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Garrya - Growing Guide
Growing Garrya elliptica
Garrya elliptica and its form with exceptionally long catkins, ‘James Roof’, is our bestselling evergreen wall shrub by far. While it is not exactly a climber as such, it can readily be trained up wires or trellis so that its upper branches are supported and its catkins displayed to best effect. You can also grow it as a windbreak beside a hedge where it may well need staking at first.
This garrya is a native of California and Oregon but has been grown in the UK since 1828. It is an especially common plant in Devon and Cornish gardens where it can grow up to 16ft tall with its 12-15in male catkins. Male and female catkins are borne on separate plants but you really only want to grow the male ‘James Roof’ form of G. elliptica.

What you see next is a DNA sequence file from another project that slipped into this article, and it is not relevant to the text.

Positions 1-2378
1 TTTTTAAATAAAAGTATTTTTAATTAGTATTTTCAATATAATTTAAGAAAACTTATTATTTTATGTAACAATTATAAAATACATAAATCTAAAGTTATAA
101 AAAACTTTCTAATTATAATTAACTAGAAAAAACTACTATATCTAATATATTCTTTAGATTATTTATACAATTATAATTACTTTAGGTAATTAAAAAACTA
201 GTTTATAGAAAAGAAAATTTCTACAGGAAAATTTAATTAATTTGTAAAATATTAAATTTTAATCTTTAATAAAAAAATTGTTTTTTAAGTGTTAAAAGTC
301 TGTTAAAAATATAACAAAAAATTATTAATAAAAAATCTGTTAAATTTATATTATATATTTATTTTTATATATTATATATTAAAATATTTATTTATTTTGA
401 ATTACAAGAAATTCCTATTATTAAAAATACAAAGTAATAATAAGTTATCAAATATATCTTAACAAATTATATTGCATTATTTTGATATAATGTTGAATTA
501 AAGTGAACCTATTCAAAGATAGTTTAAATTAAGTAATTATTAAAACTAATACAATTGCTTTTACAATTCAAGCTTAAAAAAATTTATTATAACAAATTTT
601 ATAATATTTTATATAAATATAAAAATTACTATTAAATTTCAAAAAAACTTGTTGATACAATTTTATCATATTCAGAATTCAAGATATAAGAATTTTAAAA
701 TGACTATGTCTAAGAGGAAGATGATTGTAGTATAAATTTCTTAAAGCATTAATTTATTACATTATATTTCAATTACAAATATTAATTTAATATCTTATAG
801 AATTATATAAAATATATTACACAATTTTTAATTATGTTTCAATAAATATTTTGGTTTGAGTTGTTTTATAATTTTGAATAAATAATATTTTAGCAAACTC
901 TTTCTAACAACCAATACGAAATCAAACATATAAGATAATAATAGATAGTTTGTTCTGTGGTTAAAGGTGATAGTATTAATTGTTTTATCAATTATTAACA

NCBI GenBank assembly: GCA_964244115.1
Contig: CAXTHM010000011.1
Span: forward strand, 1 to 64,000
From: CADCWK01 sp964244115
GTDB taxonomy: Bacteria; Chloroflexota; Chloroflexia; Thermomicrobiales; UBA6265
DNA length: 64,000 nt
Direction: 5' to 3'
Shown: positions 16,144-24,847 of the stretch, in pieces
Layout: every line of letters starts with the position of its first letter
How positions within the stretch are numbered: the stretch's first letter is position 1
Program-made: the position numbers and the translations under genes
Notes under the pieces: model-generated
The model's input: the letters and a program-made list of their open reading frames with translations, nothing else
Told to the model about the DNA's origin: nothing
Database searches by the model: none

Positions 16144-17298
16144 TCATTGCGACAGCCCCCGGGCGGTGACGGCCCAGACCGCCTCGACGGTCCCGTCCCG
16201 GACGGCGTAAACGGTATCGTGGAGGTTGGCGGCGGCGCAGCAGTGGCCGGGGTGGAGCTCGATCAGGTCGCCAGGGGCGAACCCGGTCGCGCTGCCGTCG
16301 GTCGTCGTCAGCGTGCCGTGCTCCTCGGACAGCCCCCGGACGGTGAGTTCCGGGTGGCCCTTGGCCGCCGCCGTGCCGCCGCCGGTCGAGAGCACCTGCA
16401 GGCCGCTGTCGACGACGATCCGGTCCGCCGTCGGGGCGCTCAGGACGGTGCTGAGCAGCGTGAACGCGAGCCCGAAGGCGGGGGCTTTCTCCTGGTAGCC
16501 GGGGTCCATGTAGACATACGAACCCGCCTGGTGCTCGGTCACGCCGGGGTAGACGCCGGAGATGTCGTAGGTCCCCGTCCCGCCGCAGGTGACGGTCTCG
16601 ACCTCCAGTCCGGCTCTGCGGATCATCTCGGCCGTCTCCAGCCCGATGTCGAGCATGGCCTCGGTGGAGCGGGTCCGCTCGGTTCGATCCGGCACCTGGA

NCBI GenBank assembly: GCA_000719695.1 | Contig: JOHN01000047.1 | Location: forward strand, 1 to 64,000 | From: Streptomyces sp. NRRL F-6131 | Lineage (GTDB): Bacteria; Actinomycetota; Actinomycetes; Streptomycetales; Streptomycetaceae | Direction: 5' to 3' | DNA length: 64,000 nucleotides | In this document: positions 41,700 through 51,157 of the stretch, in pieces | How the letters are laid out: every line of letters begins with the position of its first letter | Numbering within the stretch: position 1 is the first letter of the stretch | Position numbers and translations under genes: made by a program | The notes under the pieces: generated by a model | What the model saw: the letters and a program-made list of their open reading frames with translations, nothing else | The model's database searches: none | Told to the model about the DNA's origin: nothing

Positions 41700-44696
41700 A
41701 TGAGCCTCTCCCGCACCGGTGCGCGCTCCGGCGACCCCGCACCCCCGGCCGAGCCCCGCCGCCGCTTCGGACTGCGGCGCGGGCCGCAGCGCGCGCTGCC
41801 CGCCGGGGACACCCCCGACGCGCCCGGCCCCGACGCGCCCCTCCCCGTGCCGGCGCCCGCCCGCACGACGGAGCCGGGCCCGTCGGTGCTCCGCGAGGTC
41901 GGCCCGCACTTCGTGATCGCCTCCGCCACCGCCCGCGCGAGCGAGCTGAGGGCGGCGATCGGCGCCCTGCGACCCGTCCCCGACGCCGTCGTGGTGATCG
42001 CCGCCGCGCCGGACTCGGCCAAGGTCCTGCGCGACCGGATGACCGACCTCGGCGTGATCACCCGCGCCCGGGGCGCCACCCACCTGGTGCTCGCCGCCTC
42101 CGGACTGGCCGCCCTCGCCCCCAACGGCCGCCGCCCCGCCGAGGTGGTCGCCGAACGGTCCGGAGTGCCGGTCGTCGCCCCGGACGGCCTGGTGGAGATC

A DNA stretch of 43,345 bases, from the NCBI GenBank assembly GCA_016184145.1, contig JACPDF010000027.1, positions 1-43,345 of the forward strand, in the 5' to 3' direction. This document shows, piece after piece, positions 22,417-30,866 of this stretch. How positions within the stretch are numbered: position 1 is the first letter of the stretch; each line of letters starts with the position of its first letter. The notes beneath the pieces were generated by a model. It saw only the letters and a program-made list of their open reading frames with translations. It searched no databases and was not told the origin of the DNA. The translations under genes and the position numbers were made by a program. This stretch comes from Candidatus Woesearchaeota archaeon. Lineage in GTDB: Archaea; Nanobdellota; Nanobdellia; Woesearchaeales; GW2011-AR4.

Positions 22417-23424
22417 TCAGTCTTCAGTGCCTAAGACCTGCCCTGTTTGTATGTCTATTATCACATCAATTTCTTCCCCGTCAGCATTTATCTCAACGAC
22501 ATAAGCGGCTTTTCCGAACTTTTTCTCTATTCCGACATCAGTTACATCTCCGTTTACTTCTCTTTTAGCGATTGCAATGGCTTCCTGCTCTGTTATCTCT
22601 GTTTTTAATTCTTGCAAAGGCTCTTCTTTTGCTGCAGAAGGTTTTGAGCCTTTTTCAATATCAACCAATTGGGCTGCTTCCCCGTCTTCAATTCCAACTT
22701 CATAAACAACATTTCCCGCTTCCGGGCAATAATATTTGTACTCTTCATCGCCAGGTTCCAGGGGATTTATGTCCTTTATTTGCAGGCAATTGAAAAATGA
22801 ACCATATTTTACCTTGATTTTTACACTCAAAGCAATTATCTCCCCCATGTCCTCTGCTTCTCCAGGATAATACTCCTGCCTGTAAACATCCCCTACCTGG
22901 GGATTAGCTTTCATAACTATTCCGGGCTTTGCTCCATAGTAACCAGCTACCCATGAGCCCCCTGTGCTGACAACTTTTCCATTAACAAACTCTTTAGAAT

This plant will grow in full sun or shade. With us it grows in the teeth of southerly and easterly gales without turning a hair. In much colder counties it will need wind protection for best results but this is now a common plant also in London gardens. Tolerating -10°C is a ‘given’ for this plant.
G. elliptica has ovate dark sea green or slightly greyish leaves. The clusters of silver-grey catkins with yellow anthers appear in January or February and remain on the plant long into summer which continues the unusual and pleasing effect. What else is in flower in your garden then?
Garrya are fairly easy to propagate from semi ripe new growth cuttings taken in June or July and put into a heated mist bench. Female forms of G. elliptica do, of course, set seeds but there is only one form to grow if you want these huge catkins every year!